16:03 House Intelligence Committee Chairman Representative Adam Schiff says the president "tried to cheat and got caught."
"But for the courage of someone willing to blow the whistle, he would have gotten away with it. Instead he got caught," he said. "He tried to cheat and he got caught."
14:39 Republican Representative Barry Loudermilk claims Jesus Christ faced more due process that Trump in the impeachment proceedings. He criticized Democrats for not revealing the name of the whistleblower who filed a complaint about Trump's Ukraine call.
"When Jesus was falsely accused of treason, Pontius Pilate gave Jesus the opportunity to face his accusers. During that sham trial, Pontius Pilate afforded more rights to Jesus than the Democrats have afforded this President in this process," Loudermilk said.
13:59 DW Washington Bureau Chief Alexandra von Nahmen provides a brief takeaway on the proceeding so far: "This is indeed a solemn moment in US history. And many lawmakers on the floor talk about how they feel obliged to stand up to defend the constitution and the American democracy. What is striking though is to see many empty seats in the chamber. During normal debates this may be kind of common, but on this extraordinary occasion I'd expect a full House."
13:48 Cedric Richmond, a Democrat from Louisiana, says he is speaking for impeachment not because he hates the president but because he loves Congress. He says the longer Congress waits to counter Trump's corruption, the greater the danger to democracy.
13:38 Republican Representative Chris Stewart says the impeachment has nothing to do with Ukraine and everything to do with Democrats' "hate" for the president. Stewart claims Democrats want to "delegitimize him so he cannot be elected."
13:22 While lawmakers are debating, several hundred protesters are outside the Capitol building calling on Congress to impeach Trump. On the eve of the vote, thousands of protesters in cities and towns nationwide attended anti-Trump rallies.
13:11 Veronica Escobar, a Democrat from Texas, drew attention to Trump urging Russia to interfere in the 2016 election, his admission of pressuring Ukraine to investigate the Bidens and even inviting China to investigate the Bidens.
13:05 Republican Representative Ross Spano labels the impeachment process "partisan" and divisive.
13:01 Republican and Democratic lawmakers are taking turns at the podium to make their case for and against impeachment.
12:41 Representative Jerry Nadler, chairman of the House Judiciary Committee, outlines the two articles of impeachment facing the president.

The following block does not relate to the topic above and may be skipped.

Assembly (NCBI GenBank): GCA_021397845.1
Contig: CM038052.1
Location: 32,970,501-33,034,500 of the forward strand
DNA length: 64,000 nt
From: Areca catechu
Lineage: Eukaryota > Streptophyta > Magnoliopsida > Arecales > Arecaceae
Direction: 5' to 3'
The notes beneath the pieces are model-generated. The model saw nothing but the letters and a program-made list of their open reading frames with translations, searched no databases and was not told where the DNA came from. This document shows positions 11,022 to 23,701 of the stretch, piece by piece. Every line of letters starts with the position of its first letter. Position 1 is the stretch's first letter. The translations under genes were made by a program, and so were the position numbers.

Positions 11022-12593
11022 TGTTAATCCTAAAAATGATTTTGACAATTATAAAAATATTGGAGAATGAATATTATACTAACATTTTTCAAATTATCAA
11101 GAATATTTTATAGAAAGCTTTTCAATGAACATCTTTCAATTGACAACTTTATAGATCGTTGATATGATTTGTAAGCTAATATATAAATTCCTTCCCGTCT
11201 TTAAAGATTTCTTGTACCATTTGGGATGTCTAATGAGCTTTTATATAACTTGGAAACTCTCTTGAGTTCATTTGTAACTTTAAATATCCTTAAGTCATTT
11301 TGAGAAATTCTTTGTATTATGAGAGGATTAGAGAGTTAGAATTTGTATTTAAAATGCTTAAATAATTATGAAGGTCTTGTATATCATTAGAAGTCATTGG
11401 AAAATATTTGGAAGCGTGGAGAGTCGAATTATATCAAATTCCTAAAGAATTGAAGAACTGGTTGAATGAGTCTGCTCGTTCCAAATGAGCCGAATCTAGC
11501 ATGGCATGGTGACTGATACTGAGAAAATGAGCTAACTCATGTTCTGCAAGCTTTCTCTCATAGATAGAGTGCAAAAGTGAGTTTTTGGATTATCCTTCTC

"Taken together, the two articles charge that President Trump placed his private political interests above our national security, above our elections and above our system of checks and balances," he said.
12:32 In opening remarks, Representative Doug Collins, the top Republican on the House Judiciary Committee, slams the impeachment process and accuses Democrats of usurping the will of voters.
12:14 In opening remarks, Speaker Nancy Pelosi lays out the case for impeachment and says US democracy is at stake. She tells lawmakers Trump violated the Constitution and that he is "an ongoing threat" to national security and the integrity of elections.
"I solemnly and sadly open the debate on impeachment of the president of the United States. If we do not act now, we would be derelict in our duties," she said.
12:03 President Trump is outside Washington during the impeachment debate and is scheduled to attend a rally in the election battleground state of Michigan. He's using his favorite means of communication, Twitter, to retweet Fox News and other personalities that support his view of impeachment.
11:58 The House passes rules for the impeachment debate along party lines. Two Democrats voted against. Lawmakers will now begin debate on the two articles of impeachment.
11:13 Although lawmakers are meant to be debating the rules of the proceedings, they are already trying to score points by slamming the other party. Republicans are framing the impeachment proceedings as politically motivated and unfair. Democrats are sticking to the line that Trump committed crimes and they are upholding their duties under the Constitution.
Democratic Representative Jim McGovern, chairman of the House Rules Committee, said on the House floor: "This is a democracy-defining moment. History will judge us by whether we keep intact that fragile republic handed down to us by our forebears over 200 years ago — or whether we allow it to be changed forever."
Representative Tom Cole, that committee's top Republican, countered: "Today after a truncated investigation that denied the president due process, cherry-picked evidence and witness testimony to fit their narrative, and trampled on Republicans' minority rights, Democrats in the House are pressing forward with a partisan impeachment vote."
10:16 The House is discussing the rules that will govern debate on the two articles of impeachment.
09:39 Republicans are using procedural maneuvers to delay the impeachment debate. Republican-introduced motions to adjourn the impeachment proceedings and another condemning the actions of Democratic committee leaders are defeated along party lines.
kp,wmr/se (AP, AFP, dpa, Reuters)